“I have been running retreats as part of cafechurch since about 2013, and they were always one-day events until last year when we experimented and did a weekend gathering thanks to assistance from the Presbytery of Port Phillip West’s Simpson Fund,” she says.
“We went to Santa Casa in Queenscliff, which is run by the Sisters of Mercy, and we also promoted it outside our community and it was a great success.”
So successful was it as a weekend event that it will take place again this year from November 24-26.
It’s an opportunity, says Anne, for people to take the time out from their often busy lives to reconnect with God.
“Those who attend are able to embrace both time together with other people but also time by themselves,” she says.
“It’s not a silent retreat, but there is that opportunity to make use of the value of silence.
“But there is also plenty of time for people to come together and that can take place through activities like music and poetry, so there is a real creative side to it all.
“So the invitation for people is to come as you are and to be aware of what it is that you might need during this time, and to consciously set aside time for God.
Further information can be obtained from Anne at firstname.lastname@example.org
Northcote’s engaging double act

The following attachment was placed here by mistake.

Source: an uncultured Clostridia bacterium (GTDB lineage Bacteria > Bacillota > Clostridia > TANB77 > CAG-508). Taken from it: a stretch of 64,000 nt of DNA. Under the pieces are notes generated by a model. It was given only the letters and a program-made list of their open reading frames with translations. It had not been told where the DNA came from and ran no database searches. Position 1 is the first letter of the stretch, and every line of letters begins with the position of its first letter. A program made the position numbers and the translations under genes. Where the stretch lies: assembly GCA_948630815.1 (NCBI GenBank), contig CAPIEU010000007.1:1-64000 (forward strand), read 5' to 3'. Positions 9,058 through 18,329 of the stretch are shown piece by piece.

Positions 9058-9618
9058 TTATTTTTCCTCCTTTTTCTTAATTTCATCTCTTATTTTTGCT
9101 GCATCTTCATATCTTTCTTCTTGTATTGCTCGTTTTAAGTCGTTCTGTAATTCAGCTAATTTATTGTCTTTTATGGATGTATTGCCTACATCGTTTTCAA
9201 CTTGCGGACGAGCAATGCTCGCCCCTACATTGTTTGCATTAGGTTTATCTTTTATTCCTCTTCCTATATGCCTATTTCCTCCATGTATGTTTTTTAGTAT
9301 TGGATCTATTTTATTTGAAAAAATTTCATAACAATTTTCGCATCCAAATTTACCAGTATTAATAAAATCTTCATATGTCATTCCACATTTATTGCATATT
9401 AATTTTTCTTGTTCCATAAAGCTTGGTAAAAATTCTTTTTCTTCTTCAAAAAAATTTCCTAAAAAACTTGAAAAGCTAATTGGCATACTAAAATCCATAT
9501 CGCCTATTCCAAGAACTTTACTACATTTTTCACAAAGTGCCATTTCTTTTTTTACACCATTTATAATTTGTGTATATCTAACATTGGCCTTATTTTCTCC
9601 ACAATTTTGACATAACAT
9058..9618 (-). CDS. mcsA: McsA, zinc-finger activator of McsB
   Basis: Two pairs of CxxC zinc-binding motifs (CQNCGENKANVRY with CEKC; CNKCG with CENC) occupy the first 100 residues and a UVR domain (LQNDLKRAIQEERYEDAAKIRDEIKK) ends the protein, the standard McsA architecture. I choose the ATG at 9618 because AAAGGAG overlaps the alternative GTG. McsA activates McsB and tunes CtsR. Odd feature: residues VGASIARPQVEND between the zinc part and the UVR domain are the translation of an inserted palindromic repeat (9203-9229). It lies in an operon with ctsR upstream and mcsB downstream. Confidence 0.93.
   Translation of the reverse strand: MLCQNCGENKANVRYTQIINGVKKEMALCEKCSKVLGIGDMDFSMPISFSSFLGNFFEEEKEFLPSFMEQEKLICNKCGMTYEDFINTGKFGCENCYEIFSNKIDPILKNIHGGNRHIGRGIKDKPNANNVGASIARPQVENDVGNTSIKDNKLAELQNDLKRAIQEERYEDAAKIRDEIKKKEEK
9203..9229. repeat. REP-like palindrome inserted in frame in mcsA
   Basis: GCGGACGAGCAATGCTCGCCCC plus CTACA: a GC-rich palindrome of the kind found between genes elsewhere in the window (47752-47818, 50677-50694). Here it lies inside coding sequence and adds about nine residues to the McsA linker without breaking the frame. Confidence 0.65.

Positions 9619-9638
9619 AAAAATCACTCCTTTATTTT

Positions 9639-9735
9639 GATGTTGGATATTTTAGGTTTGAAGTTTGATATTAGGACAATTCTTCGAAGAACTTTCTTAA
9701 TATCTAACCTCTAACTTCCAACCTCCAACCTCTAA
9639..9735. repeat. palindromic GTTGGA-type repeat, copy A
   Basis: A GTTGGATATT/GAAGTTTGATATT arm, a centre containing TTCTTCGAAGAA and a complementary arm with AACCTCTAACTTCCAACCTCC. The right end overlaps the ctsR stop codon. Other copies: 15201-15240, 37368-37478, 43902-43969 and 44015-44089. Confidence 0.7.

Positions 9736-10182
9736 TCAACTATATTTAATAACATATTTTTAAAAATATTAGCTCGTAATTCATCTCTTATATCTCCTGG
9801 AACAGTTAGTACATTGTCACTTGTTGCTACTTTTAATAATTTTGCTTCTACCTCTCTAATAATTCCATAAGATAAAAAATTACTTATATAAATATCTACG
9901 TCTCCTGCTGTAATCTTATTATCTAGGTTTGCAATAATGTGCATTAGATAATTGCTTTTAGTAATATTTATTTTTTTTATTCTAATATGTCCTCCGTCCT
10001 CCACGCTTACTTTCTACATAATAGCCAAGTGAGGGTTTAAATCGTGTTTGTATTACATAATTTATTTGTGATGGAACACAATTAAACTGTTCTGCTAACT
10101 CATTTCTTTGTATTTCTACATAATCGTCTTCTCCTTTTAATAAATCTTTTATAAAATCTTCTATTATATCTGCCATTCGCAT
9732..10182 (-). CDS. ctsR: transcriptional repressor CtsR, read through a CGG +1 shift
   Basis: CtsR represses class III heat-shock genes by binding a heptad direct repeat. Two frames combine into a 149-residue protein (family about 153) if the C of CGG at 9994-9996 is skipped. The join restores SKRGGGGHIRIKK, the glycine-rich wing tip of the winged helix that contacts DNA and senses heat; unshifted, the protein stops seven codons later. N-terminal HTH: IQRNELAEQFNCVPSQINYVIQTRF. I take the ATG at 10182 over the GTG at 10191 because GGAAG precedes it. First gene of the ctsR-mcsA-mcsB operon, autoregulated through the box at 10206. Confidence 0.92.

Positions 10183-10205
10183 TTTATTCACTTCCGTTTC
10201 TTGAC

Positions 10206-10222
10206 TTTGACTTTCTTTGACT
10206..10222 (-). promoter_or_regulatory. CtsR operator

From humble beginnings more than 20 years ago, Northcote Uniting Church, or Chalice as it is also known, has developed into a booming and lively congregation after a recent refounding.
And at the heart of it all are Minister Rev Alister Pate and his wife Anne, Northcote’s Missional Spirituality Pastor.
“Chalice is a hub for a number of communities, all seeking to drink deep from the wellsprings of faith,” is its invitation to newcomers.
“We are a place for people of faith, people with hard questions, and people on a spiritual quest.
“We think you can have a serious, engaged Christian faith, and also be an inhabitant of post-modern, post-Christian Melbourne.”
At the heart of Northcote, says Anne, is a youthful vitality and positivity about spreading the word of God.
“We’re a relatively young congregation and I think our average age is about 36,” she says.
“We’ve got some people in their early 20s and I’m in my mid 50s, and I’m one of the oldest.
“That age demographic is what people often notice about us when they meet for the first time.”
It’s been quite a journey for Alister and Anne, and for the Cafechurch community which began 20 years ago and met in cafes and pubs until 2019.
In 2019, Alister was commissioned as Northcote Uniting Church Minister.
Members of the Cafechurch community joined Northcote UCA, and the spirited congregation has continued to blossom as new members arrive.
“Part of the joy for us is being able to be in a church space, rather than a pub, which allows us to do more reflective and contemplative things,” Anne says.
“We’ve certainly arrived in Northcote with a strong sense of mission and an emphasis on social connections.”
As a husband-and-wife team, Anne says she and Alister balance their responsibilities nicely and, while they may do things a little differently, a strong commitment to the Christian faith is at the heart of what they are about.
“I think we do balance each other well and what we’re trying to do is to offer that Christian tradition in a way that people can engage with,” she says.